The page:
We do not need to know the entire history and development of every science and technology. We only need to know how to use the science. Look at your computer. if you are like most people you don’t really understand completely how the internet works, how your keyboard sends data, how the operating system and CPU interpret the keystrokes, and, yet, here you are.

Skaggfacemutt's avatar

You have heard the saying “the dumbing down of America.” I believe it. Up to now each generation built on what the last had learned, but now we are on the decline. I work at a high school, and did you know that this generation doesn’t even know how to write (they print)? They don’t know basic geography and are totally oblivious to history. I had to explain to a group of them what “prohibition” was. It’s sad! But then, look at the TV shows that are on. Adult cartoons that are raunchy and reality TV that follows every move some dumb family makes – why would anyone care about what they have for dinner, but apparently a lot of people do. I have seen the games the teens play on their myriad of devices. Really, it entertains them for hours to swirl colors around on their screen? Or to slingshot birds at pigs? I don’t get it. I would have to be bored out of my mind to enjoy that.

Ron_C's avatar

Public schools seem to come in two types, one is as a warehouse to keep kids off the street until they are old enough to be jailed and the other challenges kids, teaches language, science and art in a way that engages. What we need is more of the latter and ways to identify and fix the former. Children are born with an amazing ability to learn and learning must be started at an early age. I don’t think that schools can “over teach” kids but they can certainly undermine education.

jerv's avatar

@Skaggfacemutt I find those games to be a nice break from having to think all day. The problem is that some people don’t want to think at all because it’s too much effort, so they do nothing but mindless entertainment.

@Ron_C Actually, schools try to give us the skills required to be obedient sheeple. True education leads to discontent that threatens status quo, so some consider it better for kids to remain ignorant.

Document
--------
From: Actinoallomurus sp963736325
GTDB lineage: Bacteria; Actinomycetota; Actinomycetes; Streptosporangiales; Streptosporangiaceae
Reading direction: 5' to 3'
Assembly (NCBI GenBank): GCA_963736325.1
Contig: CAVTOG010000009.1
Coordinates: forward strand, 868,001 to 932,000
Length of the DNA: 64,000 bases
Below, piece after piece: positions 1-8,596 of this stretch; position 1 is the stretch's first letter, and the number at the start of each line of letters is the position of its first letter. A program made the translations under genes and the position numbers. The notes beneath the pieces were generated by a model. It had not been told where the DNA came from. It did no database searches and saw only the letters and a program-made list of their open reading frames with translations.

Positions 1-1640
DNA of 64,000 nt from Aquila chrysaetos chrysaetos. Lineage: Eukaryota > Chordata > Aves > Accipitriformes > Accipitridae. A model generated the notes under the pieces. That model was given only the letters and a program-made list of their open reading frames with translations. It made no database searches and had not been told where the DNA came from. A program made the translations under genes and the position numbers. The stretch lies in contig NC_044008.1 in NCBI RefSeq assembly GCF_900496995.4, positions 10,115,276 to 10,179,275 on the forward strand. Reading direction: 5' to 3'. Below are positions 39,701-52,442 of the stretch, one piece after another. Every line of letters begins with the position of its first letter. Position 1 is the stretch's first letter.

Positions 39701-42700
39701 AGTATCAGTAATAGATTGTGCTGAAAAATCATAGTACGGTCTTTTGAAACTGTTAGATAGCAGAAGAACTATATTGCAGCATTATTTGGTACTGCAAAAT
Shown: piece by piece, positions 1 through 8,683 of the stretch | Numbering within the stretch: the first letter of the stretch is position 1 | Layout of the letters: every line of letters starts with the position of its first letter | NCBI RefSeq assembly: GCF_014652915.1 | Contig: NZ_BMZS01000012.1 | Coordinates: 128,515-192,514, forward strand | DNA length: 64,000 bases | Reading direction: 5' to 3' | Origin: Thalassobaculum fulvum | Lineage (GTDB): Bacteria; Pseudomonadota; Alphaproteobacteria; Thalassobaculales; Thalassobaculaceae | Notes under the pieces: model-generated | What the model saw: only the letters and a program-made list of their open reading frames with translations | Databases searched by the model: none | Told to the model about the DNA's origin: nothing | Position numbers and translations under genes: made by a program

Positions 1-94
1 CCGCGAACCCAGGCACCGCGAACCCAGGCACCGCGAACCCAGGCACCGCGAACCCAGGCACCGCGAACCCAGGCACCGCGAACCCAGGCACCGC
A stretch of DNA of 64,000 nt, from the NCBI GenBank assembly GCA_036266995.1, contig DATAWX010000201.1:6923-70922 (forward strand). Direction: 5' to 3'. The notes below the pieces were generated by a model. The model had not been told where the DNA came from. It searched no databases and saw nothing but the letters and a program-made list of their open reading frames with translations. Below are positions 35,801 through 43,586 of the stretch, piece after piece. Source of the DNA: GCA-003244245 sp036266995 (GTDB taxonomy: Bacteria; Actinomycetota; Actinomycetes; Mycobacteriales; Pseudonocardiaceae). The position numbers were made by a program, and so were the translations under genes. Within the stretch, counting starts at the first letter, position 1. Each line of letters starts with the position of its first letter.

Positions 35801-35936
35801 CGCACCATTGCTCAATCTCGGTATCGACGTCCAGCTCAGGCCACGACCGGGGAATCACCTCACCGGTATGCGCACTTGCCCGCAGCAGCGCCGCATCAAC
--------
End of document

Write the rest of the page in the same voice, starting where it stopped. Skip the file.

Ron_C's avatar

@jerv “schools try to give us the skills required to be obedient sheeple” in many cases that’s true. My experience is that, in small towns like mine, public schools really try to educate and teach children to think. We still have art, language, and music and a school board that is concerned with education and not personal power and agenda.

gasman's avatar

@Blobman “fifty years ago sixteen year-olds weren’t required to learn chemistry in the detail that they are now”. Not in my experience. That would be 1962. In 1965 I took 10th grade chemistry, then AP chem two years later in 12th grade—along with tons of other kids—as part of the science curriculum at my public high school in suburban Chicago. I can tell you that the textbooks and curriculum were already very old. I’ve seen modern basic chemistry exams and they haven’t changed much in 50 years. Maybe 100 years ago…

Yes there is always more to know in every subject, and it takes decades to filter down to the pre-college teaching level, but it happens eventually. Meanwhile advances lead to a better top-down perspective with a view to logically organizing information, so educators can still squeeze one subject into one school year, more-or-less covering the breadth and depth of the field under study even as individual topics come & go over the years as the field evolves.

jerv's avatar

@Ron_C I’m glad I grew up in a small town!